Online learning: Online learning is especially challenging for preschoolers, for whom schooling is as much about interacting successfully with other children as it is about learning shapes and letters and numbers. But when the coronavirus outbreak shuttered about half the state’s preschools and child-care centers, going online was one of the few options available. Experts say it’s better than no learning. “There’s no such thing as online pre-K. Even though learning is happening, it can’t be what they can learn in a classroom,” said GG Weisenfeld, an assistant research professor at the National Institute for Early Education Research. But, she added, “We don’t want to worry parents; there are still some benefits, it’s just different.” Some districts, such as Hillsborough, Escambia and Miami-Dade, are giving about 3,000 mostly low-income students access to a free learning program. Sarasota Herald-Tribune. WEWF. A series of surveys by 28 educational groups suggests that parents are concerned that distance learning is harming their children’s social development. WJXT. Reaching students with behavioral issues and arrests is hard in person, and trying to do it remotely has presented a new set of problems, say their teachers at the PACE Center for Girls in Hillsborough County. Tampa Bay Times.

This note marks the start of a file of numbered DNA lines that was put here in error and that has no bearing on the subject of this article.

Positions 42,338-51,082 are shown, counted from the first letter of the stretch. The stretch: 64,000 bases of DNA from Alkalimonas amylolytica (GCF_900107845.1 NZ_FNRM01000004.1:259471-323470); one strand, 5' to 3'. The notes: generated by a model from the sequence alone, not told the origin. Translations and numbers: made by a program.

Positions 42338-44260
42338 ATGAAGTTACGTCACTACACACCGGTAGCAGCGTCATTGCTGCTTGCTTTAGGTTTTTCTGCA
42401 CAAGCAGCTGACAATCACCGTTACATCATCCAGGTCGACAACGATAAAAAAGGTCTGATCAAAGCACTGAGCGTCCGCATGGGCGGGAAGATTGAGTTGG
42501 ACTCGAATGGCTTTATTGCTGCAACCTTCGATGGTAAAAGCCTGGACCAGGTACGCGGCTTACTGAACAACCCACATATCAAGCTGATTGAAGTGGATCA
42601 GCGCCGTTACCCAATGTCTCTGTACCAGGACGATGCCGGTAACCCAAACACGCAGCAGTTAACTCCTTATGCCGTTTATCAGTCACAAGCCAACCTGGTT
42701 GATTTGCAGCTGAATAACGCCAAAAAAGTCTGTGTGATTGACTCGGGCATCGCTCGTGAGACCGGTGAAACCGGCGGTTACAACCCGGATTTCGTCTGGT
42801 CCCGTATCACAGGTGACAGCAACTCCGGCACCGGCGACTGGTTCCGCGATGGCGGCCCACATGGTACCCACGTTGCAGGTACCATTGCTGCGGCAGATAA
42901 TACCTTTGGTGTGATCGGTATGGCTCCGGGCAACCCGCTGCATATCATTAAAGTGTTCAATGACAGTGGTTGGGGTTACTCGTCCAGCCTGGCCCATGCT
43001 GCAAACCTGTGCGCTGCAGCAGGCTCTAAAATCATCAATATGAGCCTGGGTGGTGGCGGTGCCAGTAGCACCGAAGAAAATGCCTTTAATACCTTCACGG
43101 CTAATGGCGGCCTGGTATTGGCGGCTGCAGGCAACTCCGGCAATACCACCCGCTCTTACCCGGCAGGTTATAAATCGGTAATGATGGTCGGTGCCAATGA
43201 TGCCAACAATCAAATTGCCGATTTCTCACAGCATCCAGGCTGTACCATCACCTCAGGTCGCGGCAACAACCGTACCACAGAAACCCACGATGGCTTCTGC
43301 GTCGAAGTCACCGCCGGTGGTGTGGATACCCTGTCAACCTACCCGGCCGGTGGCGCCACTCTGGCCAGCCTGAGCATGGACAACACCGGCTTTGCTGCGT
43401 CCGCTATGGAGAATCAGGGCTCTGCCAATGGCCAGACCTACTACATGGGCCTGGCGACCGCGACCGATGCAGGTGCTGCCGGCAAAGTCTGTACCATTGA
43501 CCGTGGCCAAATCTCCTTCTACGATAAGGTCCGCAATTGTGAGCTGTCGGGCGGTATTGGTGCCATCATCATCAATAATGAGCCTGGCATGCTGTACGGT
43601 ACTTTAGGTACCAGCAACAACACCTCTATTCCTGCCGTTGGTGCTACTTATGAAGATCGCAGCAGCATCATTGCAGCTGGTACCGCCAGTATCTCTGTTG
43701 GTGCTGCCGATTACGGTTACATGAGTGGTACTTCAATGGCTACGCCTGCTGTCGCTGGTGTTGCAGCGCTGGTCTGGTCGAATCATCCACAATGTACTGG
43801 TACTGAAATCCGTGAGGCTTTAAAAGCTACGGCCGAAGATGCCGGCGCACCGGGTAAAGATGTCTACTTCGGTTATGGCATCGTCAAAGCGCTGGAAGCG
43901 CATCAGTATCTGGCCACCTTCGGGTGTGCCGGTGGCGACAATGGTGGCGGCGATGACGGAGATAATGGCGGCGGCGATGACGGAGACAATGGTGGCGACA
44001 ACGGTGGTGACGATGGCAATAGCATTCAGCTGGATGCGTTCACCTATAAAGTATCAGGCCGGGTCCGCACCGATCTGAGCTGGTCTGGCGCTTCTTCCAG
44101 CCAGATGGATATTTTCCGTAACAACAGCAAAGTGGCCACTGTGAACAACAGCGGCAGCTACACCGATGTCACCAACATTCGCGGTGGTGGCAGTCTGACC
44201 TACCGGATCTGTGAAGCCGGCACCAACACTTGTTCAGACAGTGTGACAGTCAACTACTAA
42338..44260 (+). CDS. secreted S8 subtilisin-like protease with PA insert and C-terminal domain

Final grades: In the absence of state test scores, Pasco County teachers will have wide leeway to decide whether 3rd-graders should advance to 4th grade this year, district officials have announced. The assessment tests were canceled because of the coronavirus pandemic, prompting the school board to leave the question of retention to teachers in consultation with school leaders and parents. The last time schools and teachers had leeway on promoting 3rd-graders was in 2015, and the number of retentions dropped significantly. Tampa Bay Times.

Remote speech therapy: More than 400,000 Florida students have disabilities, so the sudden switch to online learning was jarring for many of them. One is 7-year-old Peyton Bouret, a 1st-grader at Woodmont Charter School in Hillsborough County who receives speech therapy. Her parents were happy with the progress she was making. Then schools closed and the speech therapy moved online, which required adjustments for both Peyton and speech pathologist Stephanie Zalich. Gradebook.